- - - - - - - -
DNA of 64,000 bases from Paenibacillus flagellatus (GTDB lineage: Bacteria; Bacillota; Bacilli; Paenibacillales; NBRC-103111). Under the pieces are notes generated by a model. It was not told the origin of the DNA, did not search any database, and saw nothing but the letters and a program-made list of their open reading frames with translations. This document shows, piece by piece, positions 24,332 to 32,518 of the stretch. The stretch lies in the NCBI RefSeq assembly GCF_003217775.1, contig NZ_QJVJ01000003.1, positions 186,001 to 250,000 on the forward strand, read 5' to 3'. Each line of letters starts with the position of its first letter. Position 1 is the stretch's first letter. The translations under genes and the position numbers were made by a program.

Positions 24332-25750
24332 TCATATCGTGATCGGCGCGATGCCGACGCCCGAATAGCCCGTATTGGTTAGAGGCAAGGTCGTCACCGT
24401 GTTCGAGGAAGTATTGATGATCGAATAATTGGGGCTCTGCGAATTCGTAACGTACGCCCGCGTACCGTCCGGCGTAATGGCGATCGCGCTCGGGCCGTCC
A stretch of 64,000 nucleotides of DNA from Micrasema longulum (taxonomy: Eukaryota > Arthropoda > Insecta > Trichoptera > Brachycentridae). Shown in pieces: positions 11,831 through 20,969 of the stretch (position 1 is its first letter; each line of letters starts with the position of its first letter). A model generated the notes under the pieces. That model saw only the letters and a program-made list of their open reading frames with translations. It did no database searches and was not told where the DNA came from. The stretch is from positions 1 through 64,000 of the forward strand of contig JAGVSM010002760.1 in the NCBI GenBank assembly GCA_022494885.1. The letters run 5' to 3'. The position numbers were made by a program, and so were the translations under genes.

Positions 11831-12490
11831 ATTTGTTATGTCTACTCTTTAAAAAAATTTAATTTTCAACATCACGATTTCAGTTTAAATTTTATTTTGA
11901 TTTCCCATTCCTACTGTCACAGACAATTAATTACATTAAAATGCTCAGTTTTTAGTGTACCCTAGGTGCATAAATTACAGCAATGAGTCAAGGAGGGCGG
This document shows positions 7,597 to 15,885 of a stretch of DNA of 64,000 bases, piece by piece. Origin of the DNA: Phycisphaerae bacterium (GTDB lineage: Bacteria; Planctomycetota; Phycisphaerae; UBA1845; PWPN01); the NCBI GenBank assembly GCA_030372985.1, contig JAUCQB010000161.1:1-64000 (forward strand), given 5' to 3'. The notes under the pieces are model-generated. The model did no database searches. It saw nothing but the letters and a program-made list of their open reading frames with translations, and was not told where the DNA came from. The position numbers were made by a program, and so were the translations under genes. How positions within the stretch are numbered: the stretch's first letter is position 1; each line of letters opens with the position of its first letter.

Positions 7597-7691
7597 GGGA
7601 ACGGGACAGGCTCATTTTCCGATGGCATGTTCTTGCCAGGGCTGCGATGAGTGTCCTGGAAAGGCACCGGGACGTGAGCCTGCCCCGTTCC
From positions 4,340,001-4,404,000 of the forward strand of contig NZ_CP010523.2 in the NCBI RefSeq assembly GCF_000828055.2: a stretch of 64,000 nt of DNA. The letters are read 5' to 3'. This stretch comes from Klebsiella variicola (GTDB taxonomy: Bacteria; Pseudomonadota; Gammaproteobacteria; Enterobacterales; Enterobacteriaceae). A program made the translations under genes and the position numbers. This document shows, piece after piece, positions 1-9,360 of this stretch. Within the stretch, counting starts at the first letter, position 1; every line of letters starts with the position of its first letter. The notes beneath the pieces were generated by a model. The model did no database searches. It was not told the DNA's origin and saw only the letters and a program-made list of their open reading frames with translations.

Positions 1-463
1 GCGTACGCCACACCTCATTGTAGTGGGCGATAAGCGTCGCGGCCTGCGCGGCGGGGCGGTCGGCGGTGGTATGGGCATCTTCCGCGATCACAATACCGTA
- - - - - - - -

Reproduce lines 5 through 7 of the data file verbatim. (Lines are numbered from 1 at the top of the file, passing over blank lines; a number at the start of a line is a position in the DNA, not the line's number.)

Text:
A stretch of 64,000 nucleotides of DNA from Micrasema longulum (taxonomy: Eukaryota > Arthropoda > Insecta > Trichoptera > Brachycentridae). Shown in pieces: positions 11,831 through 20,969 of the stretch (position 1 is its first letter; each line of letters starts with the position of its first letter). A model generated the notes under the pieces. That model saw only the letters and a program-made list of their open reading frames with translations. It did no database searches and was not told where the DNA came from. The stretch is from positions 1 through 64,000 of the forward strand of contig JAGVSM010002760.1 in the NCBI GenBank assembly GCA_022494885.1. The letters run 5' to 3'. The position numbers were made by a program, and so were the translations under genes.

Positions 11831-12490
11831 ATTTGTTATGTCTACTCTTTAAAAAAATTTAATTTTCAACATCACGATTTCAGTTTAAATTTTATTTTGA